In the report, titled The truth about Gen X and Gen Y, ING Direct found that contrary to common assumptions, Gen Y in fact prefers face-to-face advice over robo-advice.
“It’s refreshing to see that the more digitally-savvy younger Australians recognise the value of face-to-face financial advice,” said ING Direct head of third-party distribution, Mark Woolnough.
“This shows that while there is a place for online solutions, they should complement personal advice relationships and not be at their expense,” he said.
Mr Woolnough noted that the net wealth of Gen X and Gen Y currently sits at approximately $1.4 trillion.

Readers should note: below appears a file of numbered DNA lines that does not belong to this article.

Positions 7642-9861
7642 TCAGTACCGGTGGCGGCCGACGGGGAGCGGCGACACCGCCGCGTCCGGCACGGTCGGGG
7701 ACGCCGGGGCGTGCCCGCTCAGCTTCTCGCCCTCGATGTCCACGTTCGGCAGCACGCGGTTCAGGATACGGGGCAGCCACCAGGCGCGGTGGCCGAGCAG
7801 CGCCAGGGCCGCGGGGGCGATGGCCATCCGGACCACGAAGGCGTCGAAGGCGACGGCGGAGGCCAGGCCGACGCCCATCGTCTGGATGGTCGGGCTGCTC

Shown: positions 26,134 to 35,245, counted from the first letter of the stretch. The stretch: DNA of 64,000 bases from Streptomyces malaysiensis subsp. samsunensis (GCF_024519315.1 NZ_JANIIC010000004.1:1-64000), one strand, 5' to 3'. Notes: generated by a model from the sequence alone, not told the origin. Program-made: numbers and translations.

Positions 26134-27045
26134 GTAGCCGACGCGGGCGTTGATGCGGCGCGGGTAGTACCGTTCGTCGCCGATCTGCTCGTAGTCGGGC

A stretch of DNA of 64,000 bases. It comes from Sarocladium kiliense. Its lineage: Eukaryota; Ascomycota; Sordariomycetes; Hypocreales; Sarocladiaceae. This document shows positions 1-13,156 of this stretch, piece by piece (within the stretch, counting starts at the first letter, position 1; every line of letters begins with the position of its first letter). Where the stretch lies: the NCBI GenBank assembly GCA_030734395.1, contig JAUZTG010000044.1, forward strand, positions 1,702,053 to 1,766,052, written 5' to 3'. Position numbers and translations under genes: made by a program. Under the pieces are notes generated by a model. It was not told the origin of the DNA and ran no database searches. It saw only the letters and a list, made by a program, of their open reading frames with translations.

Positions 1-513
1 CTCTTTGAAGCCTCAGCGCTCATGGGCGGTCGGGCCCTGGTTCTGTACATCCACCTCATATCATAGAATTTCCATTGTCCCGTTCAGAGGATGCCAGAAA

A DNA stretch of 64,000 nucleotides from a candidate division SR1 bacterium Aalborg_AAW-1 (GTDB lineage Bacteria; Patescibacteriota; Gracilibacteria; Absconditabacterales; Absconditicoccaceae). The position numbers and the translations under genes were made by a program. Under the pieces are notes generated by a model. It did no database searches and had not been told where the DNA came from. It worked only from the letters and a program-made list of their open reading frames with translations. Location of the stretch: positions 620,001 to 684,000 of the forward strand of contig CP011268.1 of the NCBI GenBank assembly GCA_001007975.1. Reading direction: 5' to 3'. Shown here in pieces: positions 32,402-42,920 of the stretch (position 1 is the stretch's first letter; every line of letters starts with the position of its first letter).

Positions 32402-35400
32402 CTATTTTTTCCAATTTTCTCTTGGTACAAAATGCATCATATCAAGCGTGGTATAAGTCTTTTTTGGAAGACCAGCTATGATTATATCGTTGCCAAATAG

“Coupled with an intergenerational wealth transfer of $2.4 trillion occurring during the next three decades, that’s a huge opportunity for advisers,” he said.
However, the report also found that only 5 per cent of Gen X and Gen Y currently have an adviser.
A key factor stopping Gen Y from seeking financial advice is the perception of high fees. According to the report, both generations expect to pay a maximum of $250 for comprehensive face-to-face advice.
On the other hand, a majority of Gen Y expect robo-advice to be free.